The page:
Remember, the only person who really cares about your finances is you. All businesses are in business to make money, not to help you out. Make sure you need what you are buying, and the price is fair.

  8. Cheryl on November 17, 2018 at 8:15 pm

    I have a credit card insurance experience that has worked out OK for me but I’m aware of the scams and the refusal to pay.

    Back in the late 1980’s I had a credit card, I think a Bank of Montreal Mastercard and this unexpected charge showed on my bill. I called in to ask what it was and it was balance protection insurance. This was back in the days of negative opt out. If you didn’t want it, you had to call in to have it removed. The phone operator told me it was to protect me in case I lost my job and asked if I wanted it removed. I was working a seasonal job where the contract was ending in a couple of months and I told him so I expected a known lay off probably wouldn’t count. The clerk said it would cover me so I left it on. When I got laid off, I did apply and get something paid, don’t recall the amount, but I found a job a couple of months later and started repaying the card. A month or so later a woman from the insurance company did a follow up phone call. I told her I’d found a job and called the credit card to inform, but they didn’t pass along the message. Anyway, whatever card that was probably had $500 on it and I don’t have it anymore.

    Fast forward 5 years ago to a divorce and about $3500 on a Visa which was mainly for emergency use, and when I called to activate a new card that came in the mail, I had to go through the balance protection insurance pitch. I was working a contract job that would end in 2 or 3 months so I said OK. Hey why not? And they did pay out on it. I was unemployed for a long time and they paid well over the minimum, like around $200/month. Of course their insurance fee plus interest is added on each month and I was paying what I could, I think I was paying the minimum. So I got a lot of that card paid off. The next job I found was a one year maternity leave coverage and I still had the balance protection insurance and I still had a balance, maybe down to $1000 by now. Again, they paid out well over the minimum for the 4 months or so until I found work, about half the balance was paid off, and I paid off the rest once I started working.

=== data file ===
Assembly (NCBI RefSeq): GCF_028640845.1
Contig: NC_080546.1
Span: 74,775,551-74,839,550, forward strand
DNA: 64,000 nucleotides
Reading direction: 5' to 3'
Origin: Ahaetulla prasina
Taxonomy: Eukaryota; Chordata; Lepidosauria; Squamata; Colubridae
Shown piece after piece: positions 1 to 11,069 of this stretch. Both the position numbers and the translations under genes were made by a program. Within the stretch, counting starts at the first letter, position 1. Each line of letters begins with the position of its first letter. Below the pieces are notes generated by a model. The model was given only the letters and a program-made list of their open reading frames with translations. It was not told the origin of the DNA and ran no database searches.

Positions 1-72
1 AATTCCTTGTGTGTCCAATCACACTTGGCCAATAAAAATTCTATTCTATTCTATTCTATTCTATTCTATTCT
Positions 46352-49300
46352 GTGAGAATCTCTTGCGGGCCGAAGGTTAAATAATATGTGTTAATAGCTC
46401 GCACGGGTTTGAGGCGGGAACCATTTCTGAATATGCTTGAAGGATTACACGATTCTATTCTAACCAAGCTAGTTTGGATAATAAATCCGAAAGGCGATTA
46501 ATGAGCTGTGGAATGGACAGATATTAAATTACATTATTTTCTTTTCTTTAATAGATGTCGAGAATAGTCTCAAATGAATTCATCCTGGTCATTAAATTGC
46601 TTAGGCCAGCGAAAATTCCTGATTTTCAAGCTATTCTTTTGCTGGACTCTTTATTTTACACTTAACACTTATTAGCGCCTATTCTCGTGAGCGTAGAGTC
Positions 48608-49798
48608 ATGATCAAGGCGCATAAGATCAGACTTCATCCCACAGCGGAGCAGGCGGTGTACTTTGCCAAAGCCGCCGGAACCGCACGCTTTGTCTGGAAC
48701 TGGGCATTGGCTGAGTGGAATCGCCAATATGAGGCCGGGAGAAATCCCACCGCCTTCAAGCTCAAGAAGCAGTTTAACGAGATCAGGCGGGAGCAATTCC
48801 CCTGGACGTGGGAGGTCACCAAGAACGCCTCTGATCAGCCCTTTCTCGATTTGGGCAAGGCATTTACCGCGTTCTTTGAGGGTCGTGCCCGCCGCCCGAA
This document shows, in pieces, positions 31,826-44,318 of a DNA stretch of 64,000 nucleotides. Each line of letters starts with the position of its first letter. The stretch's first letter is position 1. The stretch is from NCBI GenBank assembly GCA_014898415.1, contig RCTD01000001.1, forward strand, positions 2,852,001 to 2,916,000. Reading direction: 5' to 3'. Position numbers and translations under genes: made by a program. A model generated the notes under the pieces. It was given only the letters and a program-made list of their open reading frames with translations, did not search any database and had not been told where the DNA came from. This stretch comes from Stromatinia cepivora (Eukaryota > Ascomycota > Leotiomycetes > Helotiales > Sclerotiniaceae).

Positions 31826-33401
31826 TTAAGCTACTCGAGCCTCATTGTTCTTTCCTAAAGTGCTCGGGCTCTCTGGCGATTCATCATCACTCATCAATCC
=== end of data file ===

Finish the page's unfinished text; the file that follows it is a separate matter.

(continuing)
I still have the balance protection on it. I use the card for vet bills and car repairs if its more than $200, but don’t use it for anything for else. The latest vet bill cost $2 or $3 extra in that balance protection. Even though I’m working and the card is mostly at zero, I can’t seem to bring myself to remove it. I still haven’t found a full time job. My current job was a one year contract and in September they renewed it for another 6 months. I might need help again if a big car repair bill comes in between now and then and if the company doesn’t need me any more.

  9. Steve Bridge on November 19, 2018 at 3:54 pm

    How about segregated funds and, to a lesser extent, universal life insurance? They may be appropriate for a very small percentage of people (I’ve yet to run into anyone), but because the commissions are so high, many people who should not own them, do.

  10. WhiteWulfe on May 25, 2019 at 4:15 pm

    For extended warranties, I feel it depends on what I’m picking up. I usually don’t get them, unless it’s parts for my computer, specifically ones that use fans to keep themselves cool (like video cards) or are essential to a computer functioning (like motherboard and CPU/processor)… But one has to be careful where they get it, as some stores such as Best Buy take a long time (and have more exclusions), whereas others like MemoryExpress have a maximum of five business days for turnaround on the replacement.

    Twice now, I’ve had my video card upgraded to newer, more powerful models because one of the fans wound up dying (the one that was over the hottest part of the video card too!), and once their techs verified that such a fault had indeed happened, and they couldn’t fix it in time. Sure, that $200 up front on a $1,000 product does increase it’s price by 20%, but at the same time, when you have a fan fail a year or two later that replacement $1,000 video card costs absolutely nothing – and MemoryExpress doesn’t just pro-rate the IPR, if you purchased a four year IPR, your replacement gets a full four years on it too.

    This is for a gaming computer that’s also used for photo and video editing though, so some would say I put my gear through heavy use since it sees a decent amount of use.